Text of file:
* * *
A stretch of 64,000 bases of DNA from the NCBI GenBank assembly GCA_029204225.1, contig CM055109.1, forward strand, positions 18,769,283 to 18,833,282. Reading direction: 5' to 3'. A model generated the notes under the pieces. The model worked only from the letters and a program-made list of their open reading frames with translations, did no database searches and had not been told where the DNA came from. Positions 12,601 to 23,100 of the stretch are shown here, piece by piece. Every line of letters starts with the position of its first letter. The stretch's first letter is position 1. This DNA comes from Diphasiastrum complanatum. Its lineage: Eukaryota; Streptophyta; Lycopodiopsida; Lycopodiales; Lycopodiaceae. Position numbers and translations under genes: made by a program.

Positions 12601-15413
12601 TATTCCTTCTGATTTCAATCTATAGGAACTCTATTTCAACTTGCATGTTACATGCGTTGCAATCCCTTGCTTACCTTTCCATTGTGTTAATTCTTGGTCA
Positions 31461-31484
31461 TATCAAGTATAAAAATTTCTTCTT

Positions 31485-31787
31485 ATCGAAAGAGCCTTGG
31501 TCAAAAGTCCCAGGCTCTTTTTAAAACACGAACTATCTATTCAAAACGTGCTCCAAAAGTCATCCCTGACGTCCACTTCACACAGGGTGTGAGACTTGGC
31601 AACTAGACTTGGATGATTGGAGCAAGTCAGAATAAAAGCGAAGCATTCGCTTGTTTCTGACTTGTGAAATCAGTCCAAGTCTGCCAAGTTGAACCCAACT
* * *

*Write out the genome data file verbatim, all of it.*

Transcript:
A stretch of 64,000 bases of DNA from the NCBI GenBank assembly GCA_029204225.1, contig CM055109.1, forward strand, positions 18,769,283 to 18,833,282. Reading direction: 5' to 3'. A model generated the notes under the pieces. The model worked only from the letters and a program-made list of their open reading frames with translations, did no database searches and had not been told where the DNA came from. Positions 12,601 to 23,100 of the stretch are shown here, piece by piece. Every line of letters starts with the position of its first letter. The stretch's first letter is position 1. This DNA comes from Diphasiastrum complanatum. Its lineage: Eukaryota; Streptophyta; Lycopodiopsida; Lycopodiales; Lycopodiaceae. Position numbers and translations under genes: made by a program.

Positions 12601-15413
12601 TATTCCTTCTGATTTCAATCTATAGGAACTCTATTTCAACTTGCATGTTACATGCGTTGCAATCCCTTGCTTACCTTTCCATTGTGTTAATTCTTGGTCA
Positions 31461-31484
31461 TATCAAGTATAAAAATTTCTTCTT

Positions 31485-31787
31485 ATCGAAAGAGCCTTGG
31501 TCAAAAGTCCCAGGCTCTTTTTAAAACACGAACTATCTATTCAAAACGTGCTCCAAAAGTCATCCCTGACGTCCACTTCACACAGGGTGTGAGACTTGGC
31601 AACTAGACTTGGATGATTGGAGCAAGTCAGAATAAAAGCGAAGCATTCGCTTGTTTCTGACTTGTGAAATCAGTCCAAGTCTGCCAAGTTGAACCCAACT